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Edge Computing: Three Keys to a Secure Future

edge computing

edge computing

Solutions Review’s Expert Insights Series is a collection of contributed articles written by industry experts in enterprise software categories. Theresa Lanowitz of AT&T Business discusses three keys enterprises shifting to edge computing should follow to secure the edge.

Expert Insights badgeTechnology has finally evolved to a place where IT and business are aligning as equal team members vs. adversaries. Edge computing provides an opportunity to move data closer to meeting business objectives by relying on endpoints for data collection. For IT, this constitutes a shift in cybersecurity that is both challenging and exciting.

According to a recent cybersecurity report, 57 percent of organizations are either in proof of concept mode, partial implementation, or full implementation with their edge use cases. With faster, more distributed computing, security is no longer confined to legacy models or ways of thinking – it is a critical component for delivering strong business differentiators. With this, securing the edge is one of the most significant efforts businesses can take to protect themselves, their assets, and their data in the face of increasing cyber-attacks.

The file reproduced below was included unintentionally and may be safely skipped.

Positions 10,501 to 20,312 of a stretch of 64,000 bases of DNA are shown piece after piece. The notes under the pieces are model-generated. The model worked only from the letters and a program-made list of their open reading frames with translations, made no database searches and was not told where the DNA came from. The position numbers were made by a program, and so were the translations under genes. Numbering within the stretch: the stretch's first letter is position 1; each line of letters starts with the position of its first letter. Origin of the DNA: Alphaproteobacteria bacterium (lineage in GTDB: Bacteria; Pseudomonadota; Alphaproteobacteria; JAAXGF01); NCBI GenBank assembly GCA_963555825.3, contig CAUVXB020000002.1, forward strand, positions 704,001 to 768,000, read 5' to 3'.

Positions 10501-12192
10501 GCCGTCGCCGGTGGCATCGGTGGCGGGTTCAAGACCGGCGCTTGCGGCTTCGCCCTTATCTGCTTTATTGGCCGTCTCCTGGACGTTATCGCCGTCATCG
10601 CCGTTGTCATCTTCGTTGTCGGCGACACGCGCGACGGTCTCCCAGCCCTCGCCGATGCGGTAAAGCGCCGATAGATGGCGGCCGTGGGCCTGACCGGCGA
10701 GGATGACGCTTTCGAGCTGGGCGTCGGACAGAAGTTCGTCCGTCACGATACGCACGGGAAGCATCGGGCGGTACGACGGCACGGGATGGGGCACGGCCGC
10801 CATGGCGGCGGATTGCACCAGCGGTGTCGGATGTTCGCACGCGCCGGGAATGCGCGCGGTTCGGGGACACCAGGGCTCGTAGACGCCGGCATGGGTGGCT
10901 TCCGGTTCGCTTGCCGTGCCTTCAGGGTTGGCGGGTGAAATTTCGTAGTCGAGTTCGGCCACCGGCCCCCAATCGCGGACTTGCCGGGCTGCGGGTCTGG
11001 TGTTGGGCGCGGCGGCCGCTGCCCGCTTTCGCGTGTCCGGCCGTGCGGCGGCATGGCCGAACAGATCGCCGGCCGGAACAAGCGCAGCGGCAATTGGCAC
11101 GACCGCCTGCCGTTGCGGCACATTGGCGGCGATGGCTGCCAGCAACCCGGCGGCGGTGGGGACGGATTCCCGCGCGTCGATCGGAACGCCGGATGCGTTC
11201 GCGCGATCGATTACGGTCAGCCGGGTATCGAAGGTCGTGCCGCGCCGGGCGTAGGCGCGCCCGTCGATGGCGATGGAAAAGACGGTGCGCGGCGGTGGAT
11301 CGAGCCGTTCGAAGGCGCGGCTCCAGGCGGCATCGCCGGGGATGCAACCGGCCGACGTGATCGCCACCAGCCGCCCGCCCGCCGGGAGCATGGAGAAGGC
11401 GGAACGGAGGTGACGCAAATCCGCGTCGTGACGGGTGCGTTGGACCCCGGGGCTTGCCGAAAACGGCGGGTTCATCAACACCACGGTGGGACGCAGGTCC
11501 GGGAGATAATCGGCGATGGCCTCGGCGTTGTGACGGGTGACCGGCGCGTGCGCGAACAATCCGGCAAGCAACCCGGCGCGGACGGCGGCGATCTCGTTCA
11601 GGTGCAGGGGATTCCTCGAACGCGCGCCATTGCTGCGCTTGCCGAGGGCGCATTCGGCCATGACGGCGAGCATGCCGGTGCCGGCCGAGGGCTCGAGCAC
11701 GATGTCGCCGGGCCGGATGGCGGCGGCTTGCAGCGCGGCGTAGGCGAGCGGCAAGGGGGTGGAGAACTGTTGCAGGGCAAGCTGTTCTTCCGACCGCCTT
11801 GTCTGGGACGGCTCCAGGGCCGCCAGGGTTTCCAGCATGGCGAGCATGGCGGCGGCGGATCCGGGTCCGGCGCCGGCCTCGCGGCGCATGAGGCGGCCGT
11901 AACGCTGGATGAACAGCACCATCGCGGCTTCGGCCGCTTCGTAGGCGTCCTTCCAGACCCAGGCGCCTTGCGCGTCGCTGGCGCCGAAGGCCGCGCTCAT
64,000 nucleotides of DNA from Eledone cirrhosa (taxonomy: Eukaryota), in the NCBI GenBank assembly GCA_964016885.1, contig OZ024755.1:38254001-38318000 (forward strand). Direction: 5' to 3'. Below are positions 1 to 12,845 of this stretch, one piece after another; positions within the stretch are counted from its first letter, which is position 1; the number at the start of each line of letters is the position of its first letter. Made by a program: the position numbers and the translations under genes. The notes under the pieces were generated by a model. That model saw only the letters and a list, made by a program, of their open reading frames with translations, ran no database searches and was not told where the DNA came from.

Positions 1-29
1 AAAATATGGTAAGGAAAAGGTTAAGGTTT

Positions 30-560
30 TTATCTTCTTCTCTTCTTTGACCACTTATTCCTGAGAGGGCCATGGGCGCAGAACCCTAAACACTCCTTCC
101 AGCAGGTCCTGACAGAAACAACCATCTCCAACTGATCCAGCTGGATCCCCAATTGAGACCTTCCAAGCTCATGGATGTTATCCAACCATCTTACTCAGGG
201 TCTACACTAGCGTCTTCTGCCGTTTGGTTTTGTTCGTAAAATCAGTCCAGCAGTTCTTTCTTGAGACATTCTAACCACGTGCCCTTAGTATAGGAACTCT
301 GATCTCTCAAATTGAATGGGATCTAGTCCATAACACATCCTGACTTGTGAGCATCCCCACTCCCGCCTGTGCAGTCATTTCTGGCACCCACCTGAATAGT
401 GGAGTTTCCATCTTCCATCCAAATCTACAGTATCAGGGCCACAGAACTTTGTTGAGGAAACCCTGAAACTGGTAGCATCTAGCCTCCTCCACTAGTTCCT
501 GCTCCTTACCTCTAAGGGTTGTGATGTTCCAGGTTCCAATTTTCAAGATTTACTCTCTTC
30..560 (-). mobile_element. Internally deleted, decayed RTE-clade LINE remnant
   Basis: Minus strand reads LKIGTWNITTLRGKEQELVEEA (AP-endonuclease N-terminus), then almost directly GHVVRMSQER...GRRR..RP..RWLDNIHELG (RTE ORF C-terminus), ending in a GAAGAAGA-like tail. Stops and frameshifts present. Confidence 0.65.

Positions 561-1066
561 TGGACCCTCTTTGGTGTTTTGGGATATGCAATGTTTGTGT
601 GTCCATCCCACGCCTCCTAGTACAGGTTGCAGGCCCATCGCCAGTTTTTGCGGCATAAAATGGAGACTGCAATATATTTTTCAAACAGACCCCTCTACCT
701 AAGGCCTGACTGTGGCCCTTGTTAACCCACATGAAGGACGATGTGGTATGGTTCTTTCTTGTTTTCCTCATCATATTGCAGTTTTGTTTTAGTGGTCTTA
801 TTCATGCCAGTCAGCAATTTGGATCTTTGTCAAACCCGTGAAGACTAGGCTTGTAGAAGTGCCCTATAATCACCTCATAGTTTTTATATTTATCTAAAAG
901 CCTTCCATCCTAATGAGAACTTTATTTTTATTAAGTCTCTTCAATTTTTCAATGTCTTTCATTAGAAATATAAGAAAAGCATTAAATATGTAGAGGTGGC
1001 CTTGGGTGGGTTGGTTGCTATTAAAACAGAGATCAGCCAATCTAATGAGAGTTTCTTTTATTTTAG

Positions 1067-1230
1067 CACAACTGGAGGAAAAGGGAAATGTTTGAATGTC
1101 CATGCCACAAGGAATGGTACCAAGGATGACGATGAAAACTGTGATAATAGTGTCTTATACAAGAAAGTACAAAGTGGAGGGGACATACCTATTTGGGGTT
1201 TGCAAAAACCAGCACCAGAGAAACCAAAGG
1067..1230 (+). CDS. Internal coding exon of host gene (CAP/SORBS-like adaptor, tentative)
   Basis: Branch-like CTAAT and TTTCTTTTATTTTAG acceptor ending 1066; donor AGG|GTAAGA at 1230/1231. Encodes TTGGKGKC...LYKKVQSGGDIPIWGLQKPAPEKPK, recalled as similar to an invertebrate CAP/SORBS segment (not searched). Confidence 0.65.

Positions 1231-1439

Looking for app monitoring tools to help secure your edge computing? Check out our free APM Solutions Buyer’s Guide!

Edge Computing: Three Keys to a Secure Future

Understanding the Shift to the Edge

Before diving into the keys to securing edge computing, let’s outline the three characteristics that define the edge.

The edge: